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Encyclopedia of Social Problems

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Encyclopedia of Social Problems

Vincent N. Parrillo

Pub. date: 2008 | Online Pub. Date: May 28, 2008 | DOI:http://dx.doi.org/10.4135/9781412963930 | Print ISBN: 9781412941655 | Online ISBN: 9781412963930 | Publisher:SAGE Publications, Inc.

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Wealth Disparities

Marina A. Adler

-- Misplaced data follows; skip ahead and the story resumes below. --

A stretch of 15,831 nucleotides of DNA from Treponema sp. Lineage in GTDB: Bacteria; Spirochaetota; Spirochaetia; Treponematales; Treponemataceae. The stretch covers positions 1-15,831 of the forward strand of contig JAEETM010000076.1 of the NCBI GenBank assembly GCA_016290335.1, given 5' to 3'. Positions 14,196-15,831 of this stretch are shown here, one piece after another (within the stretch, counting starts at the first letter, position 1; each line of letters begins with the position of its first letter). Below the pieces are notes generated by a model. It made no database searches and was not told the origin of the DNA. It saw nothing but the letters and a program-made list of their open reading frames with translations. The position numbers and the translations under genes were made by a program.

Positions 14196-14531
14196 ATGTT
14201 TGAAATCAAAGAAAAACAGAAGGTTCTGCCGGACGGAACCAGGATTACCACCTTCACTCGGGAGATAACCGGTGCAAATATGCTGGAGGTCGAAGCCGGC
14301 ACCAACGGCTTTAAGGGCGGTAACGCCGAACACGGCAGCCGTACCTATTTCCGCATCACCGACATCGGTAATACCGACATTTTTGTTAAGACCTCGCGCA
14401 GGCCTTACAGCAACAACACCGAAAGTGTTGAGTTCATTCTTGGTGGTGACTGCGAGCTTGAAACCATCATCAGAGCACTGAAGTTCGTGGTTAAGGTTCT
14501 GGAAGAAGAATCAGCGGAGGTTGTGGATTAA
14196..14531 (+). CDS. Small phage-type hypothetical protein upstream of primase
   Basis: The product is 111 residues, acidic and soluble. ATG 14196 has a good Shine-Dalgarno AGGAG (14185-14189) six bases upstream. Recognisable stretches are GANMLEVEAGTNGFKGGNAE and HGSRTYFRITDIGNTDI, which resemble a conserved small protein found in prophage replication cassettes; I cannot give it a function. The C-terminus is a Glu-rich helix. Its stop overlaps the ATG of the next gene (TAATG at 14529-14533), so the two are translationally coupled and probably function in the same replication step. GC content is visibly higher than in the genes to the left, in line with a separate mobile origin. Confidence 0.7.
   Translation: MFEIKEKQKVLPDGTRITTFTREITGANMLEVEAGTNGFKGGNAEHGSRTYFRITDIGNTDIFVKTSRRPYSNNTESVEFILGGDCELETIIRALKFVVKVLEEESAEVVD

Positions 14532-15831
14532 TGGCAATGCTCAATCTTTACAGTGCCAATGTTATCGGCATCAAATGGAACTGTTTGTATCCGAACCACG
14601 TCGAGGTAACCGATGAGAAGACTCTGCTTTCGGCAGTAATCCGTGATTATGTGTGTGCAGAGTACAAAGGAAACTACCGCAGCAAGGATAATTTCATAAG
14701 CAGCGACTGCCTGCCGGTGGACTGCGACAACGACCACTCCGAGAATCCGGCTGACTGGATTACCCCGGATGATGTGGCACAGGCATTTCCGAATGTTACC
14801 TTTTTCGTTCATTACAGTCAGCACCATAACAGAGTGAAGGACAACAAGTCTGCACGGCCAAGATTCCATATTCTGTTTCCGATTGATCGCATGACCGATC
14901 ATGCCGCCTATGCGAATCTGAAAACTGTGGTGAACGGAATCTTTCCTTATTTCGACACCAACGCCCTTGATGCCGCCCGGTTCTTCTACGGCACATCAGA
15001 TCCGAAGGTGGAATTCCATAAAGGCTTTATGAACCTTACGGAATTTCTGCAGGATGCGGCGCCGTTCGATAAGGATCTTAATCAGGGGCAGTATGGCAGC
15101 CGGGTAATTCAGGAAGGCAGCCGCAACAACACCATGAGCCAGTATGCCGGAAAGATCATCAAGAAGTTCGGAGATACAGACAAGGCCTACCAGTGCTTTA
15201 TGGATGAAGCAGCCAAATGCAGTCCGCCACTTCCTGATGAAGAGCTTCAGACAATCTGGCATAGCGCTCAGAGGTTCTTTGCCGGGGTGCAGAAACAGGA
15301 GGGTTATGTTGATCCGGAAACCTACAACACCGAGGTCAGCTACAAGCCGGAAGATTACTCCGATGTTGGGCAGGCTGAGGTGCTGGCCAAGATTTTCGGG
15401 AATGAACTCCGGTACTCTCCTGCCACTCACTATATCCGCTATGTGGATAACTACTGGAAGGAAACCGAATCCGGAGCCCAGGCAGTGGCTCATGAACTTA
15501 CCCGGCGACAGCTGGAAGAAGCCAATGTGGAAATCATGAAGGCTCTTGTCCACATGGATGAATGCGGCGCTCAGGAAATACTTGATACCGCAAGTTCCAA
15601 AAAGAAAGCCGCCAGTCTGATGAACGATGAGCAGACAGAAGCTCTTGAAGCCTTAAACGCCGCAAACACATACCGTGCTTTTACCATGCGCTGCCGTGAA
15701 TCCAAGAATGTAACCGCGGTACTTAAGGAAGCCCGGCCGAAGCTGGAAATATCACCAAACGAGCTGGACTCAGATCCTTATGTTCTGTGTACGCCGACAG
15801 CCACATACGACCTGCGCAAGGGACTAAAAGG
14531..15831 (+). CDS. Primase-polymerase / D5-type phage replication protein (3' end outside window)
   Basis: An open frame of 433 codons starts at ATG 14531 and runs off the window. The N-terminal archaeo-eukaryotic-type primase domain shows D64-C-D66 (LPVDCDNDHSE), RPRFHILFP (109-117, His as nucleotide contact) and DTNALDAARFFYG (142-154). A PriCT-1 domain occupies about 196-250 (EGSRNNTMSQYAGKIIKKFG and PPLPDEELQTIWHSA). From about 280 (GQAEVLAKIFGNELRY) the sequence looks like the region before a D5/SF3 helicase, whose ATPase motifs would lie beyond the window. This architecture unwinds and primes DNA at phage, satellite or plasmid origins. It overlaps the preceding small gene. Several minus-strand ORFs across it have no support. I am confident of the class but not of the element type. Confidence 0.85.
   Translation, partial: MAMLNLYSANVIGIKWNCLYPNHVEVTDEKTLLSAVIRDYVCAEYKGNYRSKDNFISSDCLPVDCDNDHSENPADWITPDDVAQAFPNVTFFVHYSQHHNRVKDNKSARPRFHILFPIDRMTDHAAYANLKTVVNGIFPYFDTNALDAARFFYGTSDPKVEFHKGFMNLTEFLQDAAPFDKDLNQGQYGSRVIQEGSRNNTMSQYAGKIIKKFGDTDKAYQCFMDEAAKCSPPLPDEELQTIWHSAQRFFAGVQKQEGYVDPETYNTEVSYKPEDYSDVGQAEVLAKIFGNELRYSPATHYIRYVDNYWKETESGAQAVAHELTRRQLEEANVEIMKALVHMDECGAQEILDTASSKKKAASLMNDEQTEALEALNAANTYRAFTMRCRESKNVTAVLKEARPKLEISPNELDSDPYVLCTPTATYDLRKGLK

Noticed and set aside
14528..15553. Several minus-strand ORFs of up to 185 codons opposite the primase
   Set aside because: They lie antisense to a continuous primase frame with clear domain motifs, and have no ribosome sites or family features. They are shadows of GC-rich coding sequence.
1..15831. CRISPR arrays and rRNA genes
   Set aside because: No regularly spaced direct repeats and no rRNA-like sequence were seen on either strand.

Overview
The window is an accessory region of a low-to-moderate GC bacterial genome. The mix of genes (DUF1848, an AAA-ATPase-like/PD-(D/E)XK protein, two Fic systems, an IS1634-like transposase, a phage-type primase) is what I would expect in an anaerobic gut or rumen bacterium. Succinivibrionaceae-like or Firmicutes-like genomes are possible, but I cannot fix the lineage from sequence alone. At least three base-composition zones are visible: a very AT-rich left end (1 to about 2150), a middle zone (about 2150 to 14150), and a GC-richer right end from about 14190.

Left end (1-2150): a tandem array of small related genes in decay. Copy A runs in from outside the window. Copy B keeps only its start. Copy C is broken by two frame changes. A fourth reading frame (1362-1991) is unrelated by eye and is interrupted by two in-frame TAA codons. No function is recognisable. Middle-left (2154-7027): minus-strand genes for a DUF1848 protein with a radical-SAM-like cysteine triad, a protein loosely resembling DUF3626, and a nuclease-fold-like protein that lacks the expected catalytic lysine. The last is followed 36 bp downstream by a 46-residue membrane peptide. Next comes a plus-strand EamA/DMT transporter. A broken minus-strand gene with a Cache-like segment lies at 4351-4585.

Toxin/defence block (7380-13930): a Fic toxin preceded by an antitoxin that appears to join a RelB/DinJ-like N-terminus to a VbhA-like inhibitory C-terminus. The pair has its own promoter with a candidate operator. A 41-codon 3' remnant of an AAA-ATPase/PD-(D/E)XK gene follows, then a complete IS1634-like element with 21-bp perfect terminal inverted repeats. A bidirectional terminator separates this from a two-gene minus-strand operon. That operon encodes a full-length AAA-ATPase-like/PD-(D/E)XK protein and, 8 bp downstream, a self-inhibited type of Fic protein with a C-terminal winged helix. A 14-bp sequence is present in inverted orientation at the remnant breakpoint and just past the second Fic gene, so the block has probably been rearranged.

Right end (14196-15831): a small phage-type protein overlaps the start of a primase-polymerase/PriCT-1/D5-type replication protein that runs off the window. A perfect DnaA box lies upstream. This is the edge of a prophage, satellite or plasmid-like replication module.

Wealth disparities exist both within and across societies. The distribution of income and wealth within any given society is a reflection of its class structure. Individual wealth is the total accumulated value of people's assets or property, commonly referred to as their “net worth.” Specifically, net worth is the value of all cash-convertible assets minus the value of all debts. Wealth is distinguished from income in that it includes assets that have a market value and that can generate income, such as dividends from stocks, bonds, or real estate. In contrast to income, which tends to be spent on living expenses, wealth generates more wealth via interest and dividends and is a phenomenon that endures over generations. Thus, wealth allows the rich to get richer. Even though income and wealth are clearly related, the distribution of wealth reflects more inequality than that of income. In the United States, more so ...

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